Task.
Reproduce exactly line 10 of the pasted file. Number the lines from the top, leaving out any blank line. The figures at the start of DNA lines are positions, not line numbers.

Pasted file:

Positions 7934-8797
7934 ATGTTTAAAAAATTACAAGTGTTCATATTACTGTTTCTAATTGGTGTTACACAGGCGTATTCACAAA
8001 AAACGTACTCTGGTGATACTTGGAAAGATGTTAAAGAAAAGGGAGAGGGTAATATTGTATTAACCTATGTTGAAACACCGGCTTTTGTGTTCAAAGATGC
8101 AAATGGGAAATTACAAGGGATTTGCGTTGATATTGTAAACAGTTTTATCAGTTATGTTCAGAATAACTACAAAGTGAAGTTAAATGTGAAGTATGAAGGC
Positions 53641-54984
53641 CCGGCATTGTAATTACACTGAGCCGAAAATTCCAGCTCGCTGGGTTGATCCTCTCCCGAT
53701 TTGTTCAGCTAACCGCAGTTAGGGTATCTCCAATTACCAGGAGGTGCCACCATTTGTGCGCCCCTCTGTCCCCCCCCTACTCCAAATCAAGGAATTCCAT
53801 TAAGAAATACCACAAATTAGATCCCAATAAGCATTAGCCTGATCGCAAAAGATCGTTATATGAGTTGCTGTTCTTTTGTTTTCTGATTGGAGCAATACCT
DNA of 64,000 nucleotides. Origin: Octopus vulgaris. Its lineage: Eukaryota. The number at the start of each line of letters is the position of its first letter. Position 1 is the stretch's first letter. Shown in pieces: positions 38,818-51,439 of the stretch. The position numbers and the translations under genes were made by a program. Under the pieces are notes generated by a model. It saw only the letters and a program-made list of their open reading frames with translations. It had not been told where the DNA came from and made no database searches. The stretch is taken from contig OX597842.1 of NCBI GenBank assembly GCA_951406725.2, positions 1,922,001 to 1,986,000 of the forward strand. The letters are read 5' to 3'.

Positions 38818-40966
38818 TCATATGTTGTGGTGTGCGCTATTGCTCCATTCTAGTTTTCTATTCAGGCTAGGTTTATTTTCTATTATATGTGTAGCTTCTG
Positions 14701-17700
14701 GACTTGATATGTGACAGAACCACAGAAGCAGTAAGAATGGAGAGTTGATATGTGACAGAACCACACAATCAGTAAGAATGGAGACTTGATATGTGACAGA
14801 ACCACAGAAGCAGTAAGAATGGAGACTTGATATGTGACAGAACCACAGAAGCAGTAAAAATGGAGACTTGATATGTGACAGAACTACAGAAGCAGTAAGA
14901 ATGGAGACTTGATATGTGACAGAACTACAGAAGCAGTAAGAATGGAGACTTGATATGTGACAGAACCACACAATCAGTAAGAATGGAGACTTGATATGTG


Positions 38818-40966